Brian Dobbin discusses Canada as a lovely getaway destination


Ok, ok, I know what you’re thinking. ‘Canada? As a destination for a quick getaway? Have you gone mad, Blackhurst? Have you spent the last month furtively sniffing marker pens and talking to imaginary fairies?’ Well, all I ask is that you swallow your bile and dampen your vitriol for a moment because, after reading what lies ahead, you’ll need to imbibe huge quantities of a noxious solvent yourself to suppress your desire to jump on the very next plane.

First, the preliminaries. You might think of a flight to Canada as a 12-hour leviathan coloured by drinking vats of cooking wine to numb be the pain of a brace of Adam Sandler films, but the flight from Gatwick to Deer Lake – on the easter tip of Newfoundland – takes a mere five hours. Add to that the ten-minute turnaround at the airport and 20-minute transfer to Humber Valley and it makes a grand total of five and a half hours. Roughly the same time it takes to travel to Cyprus. And though Cyprus has a unique charm, when placed against Humber Valley it looks like a weed wilting in the shadow of a gigantic sunflower.

And when I say gigantic, I mean it. Newfoundland – or <em>newfnland</em>, as the locals pronounce it – is bigger in area than the UK yet contains only 500,000 inhabitants, which puts a whole new spin on the ethos of a quick getaway. Usually, this feature involves ‘getting away from the UK by plunging straight into the helter-skelter city life of a Rome of Paris. And although that is technically away, you are still rooted to home by the international roaming on your mobile phone, or the scores of a British newspaper that litter the newsstands. There is no danger of that at Humber Valley.

As we drive along the highway alongside the deep blackness of Deer Lake, our mobiles show no signal, the daily press is an afterthought and our only focus is the great outdoors. Which is a strange feeling because between us – GP Publisher Dan Crouch, Commercial Manager Sifa and my good self – our knowledge of the outdoor lifestyle is limited to sneaking into the woods for a crafty fag in between lessons at school.

Thank God then, for Biran Dobbin, the head honcho of Newfound Property. Mindful of the fact that luxury is almost a prerequisite in these times, he’s created a dichotomy that allows even the most urban of souls to shake away the debris of city life and plunge into the woods and beyond. So we do. Our entire first day is spent sat in a hot tub on the decking of our chalet, drinking weak lager and roaring gluttonous laughter across the valley and, hopefully, all the way back to GP Towers (where your P45 awaits you – Ed).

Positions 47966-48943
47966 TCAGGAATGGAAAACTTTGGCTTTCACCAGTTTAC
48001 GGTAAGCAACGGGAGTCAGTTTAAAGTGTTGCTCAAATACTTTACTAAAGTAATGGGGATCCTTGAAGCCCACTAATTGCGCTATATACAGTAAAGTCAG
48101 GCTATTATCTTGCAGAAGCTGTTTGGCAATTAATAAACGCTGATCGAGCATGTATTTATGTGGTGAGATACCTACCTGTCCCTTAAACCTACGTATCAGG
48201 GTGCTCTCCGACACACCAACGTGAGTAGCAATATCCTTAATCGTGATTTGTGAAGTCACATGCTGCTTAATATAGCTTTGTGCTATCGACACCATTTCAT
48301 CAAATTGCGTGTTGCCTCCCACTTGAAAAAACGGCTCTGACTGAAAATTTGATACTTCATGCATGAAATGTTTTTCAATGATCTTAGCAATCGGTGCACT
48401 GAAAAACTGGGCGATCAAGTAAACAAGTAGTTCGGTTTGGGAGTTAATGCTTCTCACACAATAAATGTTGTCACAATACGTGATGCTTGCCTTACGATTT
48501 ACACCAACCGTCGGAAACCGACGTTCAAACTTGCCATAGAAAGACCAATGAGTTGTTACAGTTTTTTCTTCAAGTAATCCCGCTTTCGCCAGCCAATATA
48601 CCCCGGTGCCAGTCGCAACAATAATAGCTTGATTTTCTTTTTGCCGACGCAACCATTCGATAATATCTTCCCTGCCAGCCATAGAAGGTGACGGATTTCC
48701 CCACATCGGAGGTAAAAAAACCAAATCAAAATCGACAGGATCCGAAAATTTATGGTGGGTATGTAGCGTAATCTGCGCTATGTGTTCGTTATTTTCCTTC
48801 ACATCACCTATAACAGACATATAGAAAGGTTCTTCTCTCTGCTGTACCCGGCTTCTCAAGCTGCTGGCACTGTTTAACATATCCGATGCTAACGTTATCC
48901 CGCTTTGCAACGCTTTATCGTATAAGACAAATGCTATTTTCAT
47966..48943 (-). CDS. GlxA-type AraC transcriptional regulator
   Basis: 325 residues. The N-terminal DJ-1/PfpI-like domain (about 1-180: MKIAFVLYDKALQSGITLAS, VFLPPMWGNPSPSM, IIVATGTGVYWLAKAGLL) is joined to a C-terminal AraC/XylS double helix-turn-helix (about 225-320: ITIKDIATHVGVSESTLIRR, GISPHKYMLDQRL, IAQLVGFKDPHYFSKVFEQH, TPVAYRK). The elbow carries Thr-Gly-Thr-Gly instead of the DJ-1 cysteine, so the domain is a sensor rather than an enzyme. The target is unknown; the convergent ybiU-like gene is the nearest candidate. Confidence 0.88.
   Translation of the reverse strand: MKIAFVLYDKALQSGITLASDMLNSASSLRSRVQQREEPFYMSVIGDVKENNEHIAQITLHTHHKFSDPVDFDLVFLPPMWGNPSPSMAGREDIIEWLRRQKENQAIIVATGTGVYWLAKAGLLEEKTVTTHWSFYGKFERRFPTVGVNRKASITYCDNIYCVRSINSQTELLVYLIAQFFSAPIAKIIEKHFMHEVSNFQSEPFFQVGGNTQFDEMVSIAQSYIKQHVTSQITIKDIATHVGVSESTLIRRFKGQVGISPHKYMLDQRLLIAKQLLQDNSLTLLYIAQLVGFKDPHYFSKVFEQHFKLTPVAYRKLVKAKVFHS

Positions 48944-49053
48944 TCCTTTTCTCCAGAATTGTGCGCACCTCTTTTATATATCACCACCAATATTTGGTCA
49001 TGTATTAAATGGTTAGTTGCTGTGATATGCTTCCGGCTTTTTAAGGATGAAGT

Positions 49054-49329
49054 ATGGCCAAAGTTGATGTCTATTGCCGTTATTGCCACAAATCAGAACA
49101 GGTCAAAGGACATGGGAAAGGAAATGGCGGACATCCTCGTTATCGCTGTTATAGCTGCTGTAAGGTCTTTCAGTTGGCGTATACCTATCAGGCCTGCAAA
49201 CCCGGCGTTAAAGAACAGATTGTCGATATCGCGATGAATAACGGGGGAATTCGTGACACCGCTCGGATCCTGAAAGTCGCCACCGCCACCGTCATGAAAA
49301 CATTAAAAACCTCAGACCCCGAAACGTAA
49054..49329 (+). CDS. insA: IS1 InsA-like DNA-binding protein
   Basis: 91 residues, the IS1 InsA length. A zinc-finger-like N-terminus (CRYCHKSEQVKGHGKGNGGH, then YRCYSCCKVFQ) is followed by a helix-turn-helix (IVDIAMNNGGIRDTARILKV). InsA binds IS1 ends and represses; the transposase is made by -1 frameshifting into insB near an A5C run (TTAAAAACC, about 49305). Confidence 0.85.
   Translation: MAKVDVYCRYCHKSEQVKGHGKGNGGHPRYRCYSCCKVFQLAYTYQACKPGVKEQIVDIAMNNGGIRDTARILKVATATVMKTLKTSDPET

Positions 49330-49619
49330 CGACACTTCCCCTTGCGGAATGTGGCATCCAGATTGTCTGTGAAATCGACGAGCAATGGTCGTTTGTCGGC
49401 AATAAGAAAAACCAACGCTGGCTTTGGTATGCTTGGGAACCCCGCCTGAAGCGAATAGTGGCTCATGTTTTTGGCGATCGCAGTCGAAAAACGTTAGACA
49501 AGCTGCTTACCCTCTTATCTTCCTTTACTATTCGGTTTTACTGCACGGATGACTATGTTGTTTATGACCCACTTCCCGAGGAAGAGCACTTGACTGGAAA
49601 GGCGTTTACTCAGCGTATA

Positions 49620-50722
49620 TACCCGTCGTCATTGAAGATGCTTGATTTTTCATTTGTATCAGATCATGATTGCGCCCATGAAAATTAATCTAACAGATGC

We couldn’t help it really, for the chalet was definitely more mansion than Butlins. Six bedrooms, two living rooms and the aforementioned hot tub all wrapped up in a package of huge leather sofas, bespoke wooden flooring and an eye for detail unseen in these parts since Wayne Getzky hung up his skates.

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Emerging, prune-like yet content, we thought it time to check out the River Course, and who better to play with than Brian and course designer Doug Carrick. “I’ve designed courses in some spectacular locations,” says Doug, as Brian puts a glass of vodka and cranberry on my buggy, “but Humber Vallery will take some beating.”

More often than not, courses carved of mountains will rely heavily on the panorama to mask faults with the layout. And with the Humber River winding peacefully through the valley of pines and mountains that formerly housed a glacier, Doug could have gone down this route. But more so than the mountain-shaped bunkers, the all-round excellence of the fairways, the hidden danger of the greens or even the unique experience of being startled by a moose on the tee, the greatest compliment I can give this course is that, if you were to replace the vista with a sink estate in Hackney, it would still remain in my top five. And if you consider that five doesn’t include Hoylake or Sawgrass, you’ll see just how good it is.

Above the dream-like luxury surrounded by rugged wilderness, beyond the love you’ll gain for the golf course and the sheer, makes, the nothingness of the night, it is what Humber Valley means to the locals that lift it above the competition. There is a family attitude at Humber and not just any old family, but one of those families that have huge gatherings six times a year and delight in each other’s company. From legendary greenkeeper Mike Rossi to man-machine Scott Donald, everyone is on first-name terms, the accent is on giving you an experience rather than just accepting your cash, and, in short, I want to live there, forever. Other than golf, you can hike to wonderous Grose Morse Park, spend an evening on the beach with ornery local Ron as he prepares one of his legendary bonfires, or commandeer a variety of vessels to take on the lake. Or you could do what we did, which is just get decked up in full wetsuits and life-jackets and paddle around in a pedalo like five-year-olds.

And after that, there was only one thing left to do. To be ‘screeched’ in and made honorary Newfoundlanders. We drank rum, learnt the local dialect and to fully ingratiate ourselves, kissed a cod on the lips.

Six-and-a-half hours later, stationary on the tarmac at Gatwick, my phone crackled into life. 75 missed calls, 39 voicemails and 110 text messages read the display. “Pass me that felt-tip Crouchy,” I said wearily. “I think I need to speak to the dairy.”

Owen Blackhurst

06 11 Golf Punk